In my dream, the seductress
naked from the waist down,
displays her penis, soft
and gray, curved as a shell.
When she enters me,
I aspire to my own androgyny,
like these three women
sitting in the café near me, at ease
in suspenders, crew cuts, tattoos,
which can’t disguise
the cat-like softness of their eyes.
Flowered dress above my knees, naked legs,
auburn hair sweeping my waist, I’m in love with Bob,
whose lover, Tom, lives upstairs. My flat’s
a railroad tenement, steel door bolted to a metal bar,
junkies camped out in the hall. When Bob fights with Tom,
he moves in with me, plays me Wagner, Tristan und Isolde,
reads his poems, images of sunlight on church steeples,
mornings in a peaceful town; teaches me to cook spaghetti,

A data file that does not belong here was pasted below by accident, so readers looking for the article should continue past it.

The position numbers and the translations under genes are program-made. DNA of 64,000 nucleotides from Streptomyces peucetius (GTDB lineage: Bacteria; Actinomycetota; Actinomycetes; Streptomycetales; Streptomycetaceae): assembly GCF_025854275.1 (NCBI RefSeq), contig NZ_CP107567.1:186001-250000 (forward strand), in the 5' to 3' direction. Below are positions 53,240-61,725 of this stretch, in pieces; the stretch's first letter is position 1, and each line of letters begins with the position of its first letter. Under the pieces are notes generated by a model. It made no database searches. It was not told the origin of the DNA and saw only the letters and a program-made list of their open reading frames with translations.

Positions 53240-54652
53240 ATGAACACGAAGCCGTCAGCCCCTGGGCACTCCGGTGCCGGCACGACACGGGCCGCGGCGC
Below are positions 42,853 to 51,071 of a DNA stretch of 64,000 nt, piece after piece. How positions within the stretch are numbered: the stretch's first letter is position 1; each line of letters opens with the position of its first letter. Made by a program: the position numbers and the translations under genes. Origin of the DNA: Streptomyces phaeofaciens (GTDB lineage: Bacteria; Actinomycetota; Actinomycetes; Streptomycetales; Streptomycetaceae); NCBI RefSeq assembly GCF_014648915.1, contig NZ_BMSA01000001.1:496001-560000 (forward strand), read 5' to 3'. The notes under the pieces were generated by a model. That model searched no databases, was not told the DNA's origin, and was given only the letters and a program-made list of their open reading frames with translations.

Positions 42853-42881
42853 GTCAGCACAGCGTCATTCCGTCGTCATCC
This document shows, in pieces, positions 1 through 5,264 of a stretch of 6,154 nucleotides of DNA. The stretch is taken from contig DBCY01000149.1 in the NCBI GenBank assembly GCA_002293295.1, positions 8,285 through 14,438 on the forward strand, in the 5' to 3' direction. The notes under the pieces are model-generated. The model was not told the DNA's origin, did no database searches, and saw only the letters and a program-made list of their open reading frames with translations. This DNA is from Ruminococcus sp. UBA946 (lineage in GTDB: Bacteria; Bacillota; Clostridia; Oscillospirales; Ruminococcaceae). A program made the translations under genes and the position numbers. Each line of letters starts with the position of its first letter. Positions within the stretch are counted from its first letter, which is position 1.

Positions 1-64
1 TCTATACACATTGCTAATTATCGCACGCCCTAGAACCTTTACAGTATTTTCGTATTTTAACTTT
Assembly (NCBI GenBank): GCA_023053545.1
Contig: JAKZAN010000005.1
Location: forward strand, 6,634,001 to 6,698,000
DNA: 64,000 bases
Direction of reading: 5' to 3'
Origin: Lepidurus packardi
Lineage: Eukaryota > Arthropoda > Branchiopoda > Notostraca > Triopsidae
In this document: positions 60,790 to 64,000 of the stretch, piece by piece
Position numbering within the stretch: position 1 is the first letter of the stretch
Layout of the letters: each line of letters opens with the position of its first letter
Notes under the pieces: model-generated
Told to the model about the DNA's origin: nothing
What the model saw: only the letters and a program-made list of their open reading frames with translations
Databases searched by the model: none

whisk a raw egg into it. Sometimes he burns his poems
in the trash. Often drinks cheap red wine by the gallon.
Long nights we stroll the city streets together,
shoulder to shoulder, our strides in synch, unlikely lovers
the year before AIDS crashes in upon us.
Laura Foley is the author of five poetry collections including The Glass Tree (Harbor Mountain Press, 2012), silver winner of Foreword Reviews’ 2012 INDIEFAB Book of the Year Award for Poetry. Her collection Joy Street (Headmistress Press, 2014) won the Poetry Award from the Bi Writers Association. Her poems have appeared in journals and magazines including Valparaiso Poetry Review, Inquiring Mind, Pulse Magazine, Poetry Nook, Lavender Review, The Mom Egg Review and in the British Aesthetica Magazine. Her poem “Nine Ways of Looking at Light” won First Prize in the National Outermost Poetry Contest judged by Marge Piercy.
These poems appeared in Joy Street.